Seniors face improved job prospects as employers adopt hybrid recruiting strategies

From LinkedIn to “resume drops” and Center for Professional Development programming, seniors are entering the job market in different ways.

by Arizbeth Rojas | 10/29/21 5:05am

by Naina Bhalla / The Dartmouth Senior Staff

As fall recruiting comes into full swing, members of the Class of 2022 are navigating both virtual and in-person recruitment. One new addition to the process is Handshake — a job-searching platform and mobile app that compiles career openings for college students — which the Center for Professional Development rolled out in May. 

CPD director Monica Wilson noted that the job market for post-college hiring has “exploded” during this recruiting season and that employers are “anxious” to have more applicants. According to the New York Times, university career center directors and corporate human resources executives report that hiring is running well above last year’s levels, and in some cases is even surpassing pre-pandemic activity in 2019.

“I think job prospects for the Class of [2022] are excellent,” Wilson said “They’re in a much more improved place than last year.”

According to Wilson, the visit of Radian Capital — a venture capital company based in New York City — last week marked the first in-person recruitment events since the beginning of the COVID-19 pandemic. Wilson said that the CPD is planning more in-person events for the upcoming winter and spring terms, adding that, each year, the CPD usually communicates with “a few hundred” employers who want to hire at Dartmouth. 

For some seniors who received return offers from previous internships, the job search for full-time positions post-graduation is over. Others have found internships by “resume-dropping” — submitting a resume directly on a company’s website — or through LinkedIn. 

However, in every graduating class, there are always students who are unsure of what they want to do, according to Wilson. With the pandemic affecting internships and in some cases causing them to be fully canceled, Wilson said some seniors “haven’t had the experiences that would help them narrow down what they want to pursue.”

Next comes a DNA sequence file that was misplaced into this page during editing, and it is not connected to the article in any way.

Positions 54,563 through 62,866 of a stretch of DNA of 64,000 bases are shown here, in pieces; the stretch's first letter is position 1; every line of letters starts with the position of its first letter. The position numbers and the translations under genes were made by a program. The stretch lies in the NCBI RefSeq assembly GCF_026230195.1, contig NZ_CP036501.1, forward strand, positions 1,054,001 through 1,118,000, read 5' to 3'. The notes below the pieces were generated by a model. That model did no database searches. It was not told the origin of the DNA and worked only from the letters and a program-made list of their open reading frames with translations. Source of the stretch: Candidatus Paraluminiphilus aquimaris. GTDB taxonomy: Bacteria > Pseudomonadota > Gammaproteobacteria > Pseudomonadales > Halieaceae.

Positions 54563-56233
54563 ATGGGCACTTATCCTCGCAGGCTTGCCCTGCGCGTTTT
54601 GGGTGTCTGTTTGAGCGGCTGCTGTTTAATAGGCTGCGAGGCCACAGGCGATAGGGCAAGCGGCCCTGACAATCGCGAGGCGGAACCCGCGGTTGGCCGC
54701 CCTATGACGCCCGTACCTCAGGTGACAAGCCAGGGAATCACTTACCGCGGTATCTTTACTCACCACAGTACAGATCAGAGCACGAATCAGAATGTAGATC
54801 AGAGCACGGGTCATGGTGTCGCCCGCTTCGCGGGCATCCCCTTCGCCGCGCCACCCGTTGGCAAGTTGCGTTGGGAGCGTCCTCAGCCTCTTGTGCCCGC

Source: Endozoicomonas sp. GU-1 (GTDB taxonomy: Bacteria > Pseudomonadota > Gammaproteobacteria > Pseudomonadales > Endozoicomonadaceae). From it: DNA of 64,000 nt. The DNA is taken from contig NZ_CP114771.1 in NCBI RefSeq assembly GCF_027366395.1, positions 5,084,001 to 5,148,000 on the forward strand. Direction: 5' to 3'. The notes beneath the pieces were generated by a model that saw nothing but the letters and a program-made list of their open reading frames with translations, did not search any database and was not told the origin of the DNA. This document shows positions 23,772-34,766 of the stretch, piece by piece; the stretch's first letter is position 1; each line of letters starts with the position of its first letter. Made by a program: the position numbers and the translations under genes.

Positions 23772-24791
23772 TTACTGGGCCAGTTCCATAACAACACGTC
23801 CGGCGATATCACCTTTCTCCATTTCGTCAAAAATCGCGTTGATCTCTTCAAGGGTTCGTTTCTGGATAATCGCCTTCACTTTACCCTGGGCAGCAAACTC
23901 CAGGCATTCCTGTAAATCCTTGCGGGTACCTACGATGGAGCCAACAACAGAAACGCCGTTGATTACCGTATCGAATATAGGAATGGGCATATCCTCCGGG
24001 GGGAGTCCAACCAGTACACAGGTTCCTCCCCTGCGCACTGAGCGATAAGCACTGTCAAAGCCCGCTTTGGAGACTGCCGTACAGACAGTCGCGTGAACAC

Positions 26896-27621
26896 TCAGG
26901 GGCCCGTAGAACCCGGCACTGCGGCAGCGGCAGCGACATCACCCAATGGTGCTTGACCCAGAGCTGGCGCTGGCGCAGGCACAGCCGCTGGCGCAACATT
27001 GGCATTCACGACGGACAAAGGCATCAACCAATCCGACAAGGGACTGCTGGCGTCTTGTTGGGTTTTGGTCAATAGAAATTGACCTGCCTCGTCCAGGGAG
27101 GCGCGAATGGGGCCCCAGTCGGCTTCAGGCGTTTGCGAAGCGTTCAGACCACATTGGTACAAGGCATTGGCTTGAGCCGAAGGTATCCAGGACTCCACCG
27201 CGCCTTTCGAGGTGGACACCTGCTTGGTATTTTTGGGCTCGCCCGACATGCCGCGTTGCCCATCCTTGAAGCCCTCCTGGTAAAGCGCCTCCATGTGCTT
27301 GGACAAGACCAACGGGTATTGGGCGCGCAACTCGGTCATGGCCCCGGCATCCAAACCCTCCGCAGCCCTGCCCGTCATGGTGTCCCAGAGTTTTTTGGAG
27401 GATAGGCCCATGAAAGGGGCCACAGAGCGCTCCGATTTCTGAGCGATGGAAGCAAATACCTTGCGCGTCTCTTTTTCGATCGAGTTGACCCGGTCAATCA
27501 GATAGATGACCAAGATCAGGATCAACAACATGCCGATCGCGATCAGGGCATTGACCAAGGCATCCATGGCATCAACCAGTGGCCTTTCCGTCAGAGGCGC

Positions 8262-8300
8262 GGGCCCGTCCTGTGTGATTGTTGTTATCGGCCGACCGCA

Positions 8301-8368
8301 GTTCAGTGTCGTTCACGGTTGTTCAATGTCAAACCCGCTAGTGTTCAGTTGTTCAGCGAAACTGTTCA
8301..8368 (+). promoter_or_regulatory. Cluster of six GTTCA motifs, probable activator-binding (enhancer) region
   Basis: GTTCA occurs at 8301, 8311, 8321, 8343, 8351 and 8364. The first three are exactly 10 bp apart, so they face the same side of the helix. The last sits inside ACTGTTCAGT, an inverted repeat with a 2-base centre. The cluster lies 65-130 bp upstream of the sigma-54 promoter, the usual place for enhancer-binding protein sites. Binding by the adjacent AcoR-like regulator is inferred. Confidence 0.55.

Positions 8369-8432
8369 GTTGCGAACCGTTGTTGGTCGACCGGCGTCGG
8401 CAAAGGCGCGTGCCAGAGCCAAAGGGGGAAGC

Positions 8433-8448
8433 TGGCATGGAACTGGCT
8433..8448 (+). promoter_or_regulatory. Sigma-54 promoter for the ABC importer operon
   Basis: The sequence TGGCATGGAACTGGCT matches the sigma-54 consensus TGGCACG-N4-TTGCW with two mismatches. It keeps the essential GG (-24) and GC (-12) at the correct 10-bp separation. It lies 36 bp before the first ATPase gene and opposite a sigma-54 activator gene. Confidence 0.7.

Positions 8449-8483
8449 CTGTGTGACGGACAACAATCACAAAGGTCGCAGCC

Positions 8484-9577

“I would say there are no clear trends [for the job-hunting process],” she said. “There are many ’22s who are at different stages.”  

Handshake, which according to its website has become the number one source for U.S. college students to find jobs, currently has over 10,000 postings of full-time opportunities and internships by employers, Wilson said. She noted that one reason that the CPD decided to transition from Dartboard to Handshake is that Handshake’s interface is better suited for high volumes of job postings, adding that students looking to apply to graduate schools can find relevant information on Handshake as well. 

“There is no shortage of opportunities,” Wilson said.

Wilson estimates that 70% of seniors have created Handshake profiles so far. 

Computer science major Devanshi Udeshi ’22 received a return offer after interning at a tech company this past summer. Udeshi, who had initially gone through CPD’s sophomore summer recruiting program, said she found the CPD “helpful” for applying for positions in the consulting and finance industry, but added that recruiting in the technology industry is “a bit outside of the CPD.”

Udeshi said that in her experience, jobs in the tech industry rely “heavily” on referrals and resume-dropping during recruiting, which led her to find her internship and full-time job. 

Economics major Jenique Richards ’22, who also went through CPD’s recruiting programs but ultimately found her internship and full-time job through LinkedIn, said she had often turned to the CPD website to find answers to her questions early in her internship search process. Additionally, Richards said she went to CPD workshops related to resume building and LinkedIn. 

Wilson noted that in response to the pandemic, many employers have cut their traveling and recruiting budgets; many will come to campus via virtual job fairs. Acknowledging the limitations of virtual events, Wilson said she defines a successful virtual job fair by its level of “engagement between the students and representatives of employers.”

Udeshi said she recognized that there are both advantages and disadvantages to the transition to primarily virtual recruiting. While interviewing virtually is more convenient because it eliminates the need to travel for final-round interviews, Udeshi said those who make a better impression in person are put at a disadvantage.   

Udeshi also pointed out that the pandemic has created more opportunities for people to apply to during the job-search process.

“Now that more remote positions have opened up, people have the freedom to live wherever they want and work at a company across the country,” she said “So that’s good, [since] you have a greater pool of jobs to interview for.”

Udeshi is a former member of The Dartmouth Staff.

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